Your Mental Illness Symptoms Can Be Your Superpower

Your Mental Illness Symptoms Can Be Your Superpower

When it comes to challenges that I face in my everyday life, I find that trying to positively reframe challenging or frustrating situations can make a world of a difference.

For me, adjusting my perspective on a certain topic or problem makes the issue becomes less of an issue in general. I found this to be especially helpful when it comes to managing my bipolar disorder and learning to find ways to love myself even when I’m very symptomatic.

It’s definitely difficult to keep the positive things about a mental condition in mind when certain symptoms are so debilitating and othering, which is a reality I exist in with my anxiety and mania. I’ve always been embarrassed of the way my mania has made me more loud and enthusiastic than everyone else in the room. And my anxiety, besides the fact that it can be incredibly visible, has tortured me because of the way it has made me more obsessive, nervous and reclusive than my friends.

Ruminating on my anxious and Manic thoughts only made it more difficult to manage them. The ruminating also has contributed to making me very self-conscious and focused on how the world is perceiving me when I’m experiencing symptoms of any kind.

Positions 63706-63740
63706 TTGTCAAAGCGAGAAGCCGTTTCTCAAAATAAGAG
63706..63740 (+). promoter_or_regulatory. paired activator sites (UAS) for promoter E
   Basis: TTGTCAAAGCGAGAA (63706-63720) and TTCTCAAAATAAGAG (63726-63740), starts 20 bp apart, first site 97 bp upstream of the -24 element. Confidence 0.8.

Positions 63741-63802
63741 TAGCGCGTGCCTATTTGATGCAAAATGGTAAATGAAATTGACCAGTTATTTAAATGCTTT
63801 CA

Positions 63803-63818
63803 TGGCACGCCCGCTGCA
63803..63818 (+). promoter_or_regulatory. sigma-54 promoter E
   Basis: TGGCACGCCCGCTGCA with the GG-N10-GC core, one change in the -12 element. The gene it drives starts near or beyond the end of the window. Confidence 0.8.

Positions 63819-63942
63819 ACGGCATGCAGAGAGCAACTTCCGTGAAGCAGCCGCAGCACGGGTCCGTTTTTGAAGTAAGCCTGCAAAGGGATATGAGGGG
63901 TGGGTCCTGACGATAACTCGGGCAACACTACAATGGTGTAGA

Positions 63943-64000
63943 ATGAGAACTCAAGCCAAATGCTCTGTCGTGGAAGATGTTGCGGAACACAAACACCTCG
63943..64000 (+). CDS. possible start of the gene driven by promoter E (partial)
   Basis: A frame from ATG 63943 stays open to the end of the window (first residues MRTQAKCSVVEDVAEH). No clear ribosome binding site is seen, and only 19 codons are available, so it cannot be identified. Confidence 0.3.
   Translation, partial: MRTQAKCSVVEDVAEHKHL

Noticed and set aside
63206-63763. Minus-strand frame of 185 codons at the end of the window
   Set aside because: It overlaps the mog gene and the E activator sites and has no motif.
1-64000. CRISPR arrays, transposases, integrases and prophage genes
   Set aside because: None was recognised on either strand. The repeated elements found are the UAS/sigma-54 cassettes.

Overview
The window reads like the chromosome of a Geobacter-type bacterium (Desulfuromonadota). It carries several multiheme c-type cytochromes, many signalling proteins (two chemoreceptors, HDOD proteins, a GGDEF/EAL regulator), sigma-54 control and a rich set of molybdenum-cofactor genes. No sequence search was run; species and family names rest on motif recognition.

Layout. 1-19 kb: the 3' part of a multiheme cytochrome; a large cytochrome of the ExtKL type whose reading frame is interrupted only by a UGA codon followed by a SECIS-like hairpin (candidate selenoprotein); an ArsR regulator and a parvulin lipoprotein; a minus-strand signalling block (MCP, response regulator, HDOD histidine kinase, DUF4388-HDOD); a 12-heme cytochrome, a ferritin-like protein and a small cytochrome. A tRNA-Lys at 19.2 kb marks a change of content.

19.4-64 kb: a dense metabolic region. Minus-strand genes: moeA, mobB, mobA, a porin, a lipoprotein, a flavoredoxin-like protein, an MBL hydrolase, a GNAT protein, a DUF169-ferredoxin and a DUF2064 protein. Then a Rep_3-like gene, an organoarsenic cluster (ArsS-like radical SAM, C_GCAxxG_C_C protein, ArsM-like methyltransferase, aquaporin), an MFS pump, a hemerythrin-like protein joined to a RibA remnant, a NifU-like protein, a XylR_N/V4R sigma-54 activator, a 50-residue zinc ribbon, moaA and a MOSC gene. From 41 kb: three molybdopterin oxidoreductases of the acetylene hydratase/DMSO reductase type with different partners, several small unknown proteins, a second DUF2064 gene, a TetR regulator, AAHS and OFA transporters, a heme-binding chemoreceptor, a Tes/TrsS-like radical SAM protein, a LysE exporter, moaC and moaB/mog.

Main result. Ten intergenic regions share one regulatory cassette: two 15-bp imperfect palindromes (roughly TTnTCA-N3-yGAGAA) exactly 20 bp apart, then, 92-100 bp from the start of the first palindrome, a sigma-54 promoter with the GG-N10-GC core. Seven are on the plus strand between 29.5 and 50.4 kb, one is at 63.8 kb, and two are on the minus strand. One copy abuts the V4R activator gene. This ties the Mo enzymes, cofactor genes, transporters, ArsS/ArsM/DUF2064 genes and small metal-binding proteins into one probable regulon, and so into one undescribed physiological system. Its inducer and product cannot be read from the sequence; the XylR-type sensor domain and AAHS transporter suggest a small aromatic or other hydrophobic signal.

But recently, after speaking with my fiancée’s mom about it, I began to try to look at my symptoms in a slightly different way. She reminded me that I hadn’t ever tried looking at my symptoms from a more positive perspective, acknowledging the ways my illness makes me unique and valuable.


I realized that my anxiety, while terribly trying at times, makes me an incredibly detail-oriented and organized person. These qualities are the differentiators when it comes to jobs and creative projects — they are what help keep my more disorganized partner on track. I’ve even realized that certain nervous habits I have when I’m anxious, like biting my lip, are things that my partner considers cute.

Since many folks that I’m friends with experience anxiety, I’ve always been a bit more self conscious about my Manic tendencies. Laughing loudly and for much longer after everyone stops, and screaming laughter uncontrollably whenever I see a dog on the street has often isolated me in friend groups with judgmental stares and icy silences. While I’ve always been self conscious about being the friend with no chill, my mania gives me enormous energy and passion about the things and people I care about. I’ve found that this has made me better partner, friend and listener. Plus, my partner finds my loud reactions to cute dogs or farm animals incredibly endearing.

While it’s completely valid that one would be frustrated with, and sometimes feel burdened by, their mental health symptoms, it’s essential to practice a little self love and optimism in learning to manage your illness. Finding the points where your symptoms and personality separate can be difficult and feel like a necessary task in learning to cope with your behavior. But accepting that your personality and your symptoms can and do intersect in many positive ways has been a more helpful way for me to deal with my own bipolar. And by making those realizations, it has become a little easier for me to accept my illness and my individual personality as something to love.

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